6. Follow your curiosity.
    • If it makes you go, “Huh,” and cock your head to the side, it might be a story. If you report long enough you will find yourself asking questions constantly. Follow your instincts. If it feels like news, it probably is news.
  7. There is a way to work at the Missourian and still have a personal life. 
    • Take it from someone who took 15 hours of class and worked 30-ish hours per week while reporting. You will have time. I like to think about it this way: most people in Columbia are in their offices from 8 a.m. until 5 p.m., so if you’re in the Missourian every chance you get between 8 and 5, you’re golden. Of course you’ll have to cover some nightside events and some interviews will go earlier/later, but when I reported, my rule of thumb was to do most of my work during the normal work day. I did my other homework and even have some time to hang out with my friends afterwards.
  8. Laugh. 
    • I love to goof around. This job is really hard. I’m not going to sugarcoat it. But if you get to know your fellow reporters and swap some jokes during GA shifts, it won’t feel like a chore to be in the newsroom. I’ve made some of my best friends at the Missourian, and if you take some time to laugh you will, too.
  9. You are going to make mistakes. 
    • I know, at this point you’re thinking, “Katie is so wise. There’s no way she’s ever made a mistake in the newsroom because she knows everything.” OK you’re probably not thinking that. I’ve made my fair share of mistakes. I still make mistakes. When I was reporting, I sounded like an idiot on the phone, I misspelled names (oops, there’s really no excuse for that), I wore overalls to court (that’s a story for another time), I let a perfectly good story go, and I got yelled at by my fair share of sources. The trick isn’t to be so cautious you don’t make mistakes, the trick is to learn from them. That doesn’t mean you shouldn’t try to avoid being sloppy by any means, but it’s inevitable that you’ll mess up. Take your mistake seriously, learn from it, and move on.
  10. GET PUMPED!
    • You are at an incredible J-School and you’re surrounded by brilliant people — take advantage of it. This should be fun. No. This will be fun. Lean on your friends, lean on your editors, lean on your ACEs, because we all want you to succeed. I already know you will.

 

 

These people are real.

This morning like every morning, I opened my email inbox and it was filled with press releases — some were about road closures, others were messages from elected officials or notifications of upcoming events.

One was about a fatal car accident in west Columbia.

I recognized the name of the driver because I was awoken in the middle of the night by a phone call from a friend who was crying with confusion and anguish. His friend had just died in a car accident.

As journalists, often times we separate ourselves from the outside world. We read, see and feel so many terrible events in our midst, and in order to be good at our job, we must become detached. But when those events profoundly affect you and those you love dearly, it’s not that easy to stay apart. In fact, it cuts right to the core.

We as journalists must remember that although or job requires us to be detached, the events and people on which we report are very real. The victims of crash reports and crime and mass shootings are people. Someone loves them, and so we have to proceed sensitively.

We must not try to understand the grief of others, but be sensitive of their mourning. We must not impose ourselves into the story, but step back and celebrate life accordingly.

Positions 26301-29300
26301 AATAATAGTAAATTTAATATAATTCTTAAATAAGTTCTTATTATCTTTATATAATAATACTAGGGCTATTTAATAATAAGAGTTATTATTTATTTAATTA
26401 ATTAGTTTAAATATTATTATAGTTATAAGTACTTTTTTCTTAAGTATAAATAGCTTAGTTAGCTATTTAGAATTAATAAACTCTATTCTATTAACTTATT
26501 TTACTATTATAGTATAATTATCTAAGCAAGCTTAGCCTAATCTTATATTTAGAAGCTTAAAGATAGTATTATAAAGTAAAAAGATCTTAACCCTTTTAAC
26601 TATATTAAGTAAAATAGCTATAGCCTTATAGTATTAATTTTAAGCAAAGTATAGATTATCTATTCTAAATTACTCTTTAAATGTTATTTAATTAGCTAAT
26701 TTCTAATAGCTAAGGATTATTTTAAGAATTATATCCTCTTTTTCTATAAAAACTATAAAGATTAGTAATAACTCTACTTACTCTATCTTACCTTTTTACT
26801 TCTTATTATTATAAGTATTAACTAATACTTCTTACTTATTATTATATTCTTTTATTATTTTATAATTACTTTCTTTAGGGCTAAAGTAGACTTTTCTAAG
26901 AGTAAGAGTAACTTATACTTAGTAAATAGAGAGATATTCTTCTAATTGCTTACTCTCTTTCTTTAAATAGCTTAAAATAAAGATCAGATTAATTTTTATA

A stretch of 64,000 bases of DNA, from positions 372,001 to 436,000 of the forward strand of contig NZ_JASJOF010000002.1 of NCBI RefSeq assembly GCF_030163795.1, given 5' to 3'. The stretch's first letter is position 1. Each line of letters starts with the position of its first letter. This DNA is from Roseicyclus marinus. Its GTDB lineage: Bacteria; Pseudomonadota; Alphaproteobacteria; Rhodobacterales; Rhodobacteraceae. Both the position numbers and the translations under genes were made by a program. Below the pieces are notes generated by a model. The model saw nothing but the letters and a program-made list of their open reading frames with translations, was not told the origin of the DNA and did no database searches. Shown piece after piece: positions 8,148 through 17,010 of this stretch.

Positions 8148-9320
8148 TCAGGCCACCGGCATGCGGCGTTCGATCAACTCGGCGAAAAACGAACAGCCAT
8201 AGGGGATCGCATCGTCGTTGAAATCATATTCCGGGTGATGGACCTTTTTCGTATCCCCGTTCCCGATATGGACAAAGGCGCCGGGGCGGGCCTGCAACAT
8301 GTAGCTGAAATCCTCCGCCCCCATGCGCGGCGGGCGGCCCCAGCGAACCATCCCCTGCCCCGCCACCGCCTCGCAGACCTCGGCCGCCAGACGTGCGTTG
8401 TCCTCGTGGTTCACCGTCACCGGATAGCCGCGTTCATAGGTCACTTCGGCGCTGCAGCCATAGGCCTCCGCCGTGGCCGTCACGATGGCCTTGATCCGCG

Today, I am thankful for those I love. I am thankful that I am loved. I am thankful for my work and my living, breathing self. I’m thankful I have the capability to be there for my friends.

Today, I will hold my loved ones a little bit tighter. You should, too.

Being conscious

I haven’t sat down to do much thinking in the past few days, mostly because last week was so stressful. I suppose it’s part of my personality to overthink everything, and I guess that’s why I had trouble sorting out all of the problems on campus. I tried for days, in vain, to find an answer to hateful comments and persistent ignorance.

Part of me thought we were out of the woods when the Yik Yak attacker was arrested. It seemed for a moment like we had two days of peace. I let my mind process the protests and the hunger strike, and I found solace in the middle ground. The negative comments dwindled and the attention on the national media nearly stopped. I put my mind to rest in a complacent state.

Then came Paris. And Beirut. And everywhere else in the world that seems to be suffering from this perpetual cycle of hate and killing.

As journalists, it’s our job to read the news. We have to constantly read or see or hear about everything awful in the world. We try to sprinkle in some good here and there, but the reality is that most of the stories worth reporting have some kind of hardship.

Sometimes I wonder how I keep myself from going insane.

The other night at work I was reminded of a quote I read earlier in the semester by Anne Lamott in her book, Bird By Bird.

“Becoming a writer is about becoming conscious. When you’re conscious and writing from a place of insight and simplicity and real caring about the truth, you have the ability to throw the lights on for your reader. He or she will recognize his or her life and truth in what you say, in the pictures you have painted, and this decreases the terrible sense of isolation that we have all had too much of.”

Her words comforted me because they reminded me that it’s OK to care, it’s OK to be present and willing to feel; it’s OK to be conscious. In fact, it’s encouraged.

Selfishly, a lot of my purpose as a writer is to sort out my own thoughts and emotions for myself. But sometimes it resonates with a greater audience. I think that’s one of the great challenges of journalism.

I used to want to be an activist

I remember the first time I saw a video of the March on Washington and Martin Luther King Jr.’s “I Had a Dream” speech. I was probably seven years old at the time, but I remember something inside me was intrinsically drawn to mass mobilization; how the great divide between races, classes and socioeconomic status could galvanize change.